John Metelski responded to “Saw Signals Tower Opportunities at 2.5 GHz.”
While it is technically true that rural areas ought to be able to handle the diminished traffic load with less bandwidth, the PCS precedence shows that externalities arise that challenge that assumption. This is because of the nature of the subscriber, who wants the same 50-100 Mbps at their country retreat as they have in their corporate offices and residences in urban areas. It is a characteristic of a “network” that the service levels are expected to be the same or similar throughout.
There is another challenge coming, which is the growth of content. Back in the days when the FCC came out with the PCS service at a higher frequency than cellular, everybody — including big money — said it’s higher frequencies and diminished coverage per cell made it uneconomical vs cellular infrastructure. The famous quote at the time was, “It’s a cellular ball game”. But the growth of traffic was underestimated, as well as inter-cell handoff advantages at higher frequencies, such that nowadays no one questions PCS feasibility in rural (and urban) areas.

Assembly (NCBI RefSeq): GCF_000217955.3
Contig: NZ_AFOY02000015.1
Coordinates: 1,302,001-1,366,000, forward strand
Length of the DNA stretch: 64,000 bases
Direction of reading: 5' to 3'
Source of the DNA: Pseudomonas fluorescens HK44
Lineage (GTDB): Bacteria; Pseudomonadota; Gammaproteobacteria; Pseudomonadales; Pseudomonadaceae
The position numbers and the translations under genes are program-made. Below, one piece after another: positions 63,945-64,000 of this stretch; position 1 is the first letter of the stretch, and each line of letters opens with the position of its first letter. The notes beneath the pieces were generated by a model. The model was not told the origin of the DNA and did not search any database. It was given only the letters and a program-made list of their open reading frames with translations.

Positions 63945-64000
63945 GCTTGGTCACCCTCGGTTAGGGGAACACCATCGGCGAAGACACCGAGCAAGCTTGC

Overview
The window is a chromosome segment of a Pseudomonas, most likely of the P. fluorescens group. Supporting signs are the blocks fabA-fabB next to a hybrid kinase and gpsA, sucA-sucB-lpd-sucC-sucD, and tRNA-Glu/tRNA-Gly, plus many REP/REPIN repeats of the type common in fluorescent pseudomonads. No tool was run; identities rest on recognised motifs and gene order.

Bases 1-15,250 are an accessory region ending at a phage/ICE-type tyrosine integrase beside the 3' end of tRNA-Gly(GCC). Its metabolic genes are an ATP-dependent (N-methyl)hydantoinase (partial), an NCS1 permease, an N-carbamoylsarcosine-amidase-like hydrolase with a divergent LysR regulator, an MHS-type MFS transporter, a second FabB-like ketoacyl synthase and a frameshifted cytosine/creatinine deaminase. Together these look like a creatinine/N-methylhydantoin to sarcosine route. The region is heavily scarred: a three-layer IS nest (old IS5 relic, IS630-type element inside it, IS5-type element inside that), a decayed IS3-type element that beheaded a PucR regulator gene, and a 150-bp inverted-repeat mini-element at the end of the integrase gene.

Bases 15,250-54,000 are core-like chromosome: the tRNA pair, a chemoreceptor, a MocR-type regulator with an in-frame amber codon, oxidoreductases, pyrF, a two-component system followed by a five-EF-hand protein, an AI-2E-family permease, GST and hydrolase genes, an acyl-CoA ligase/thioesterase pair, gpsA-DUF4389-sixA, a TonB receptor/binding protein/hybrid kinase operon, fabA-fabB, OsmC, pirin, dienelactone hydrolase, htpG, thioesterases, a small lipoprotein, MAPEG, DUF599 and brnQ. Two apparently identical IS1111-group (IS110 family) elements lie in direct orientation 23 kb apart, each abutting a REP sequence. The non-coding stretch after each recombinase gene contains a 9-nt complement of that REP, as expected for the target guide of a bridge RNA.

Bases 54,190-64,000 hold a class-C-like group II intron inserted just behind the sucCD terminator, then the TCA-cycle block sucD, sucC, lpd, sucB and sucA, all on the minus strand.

Certainly some rural areas are less valuable than others (Lost Laundry, IA vs Aspen, CO), but where the “rich and famous” go they want their 100 Mbps to go with them, and if Sprint is the only game in town on that, it should not be declared out of the game so soon.
John Metelski is president of Bridge The Divide Foundation, www.BridgeTheDivideFoundation.com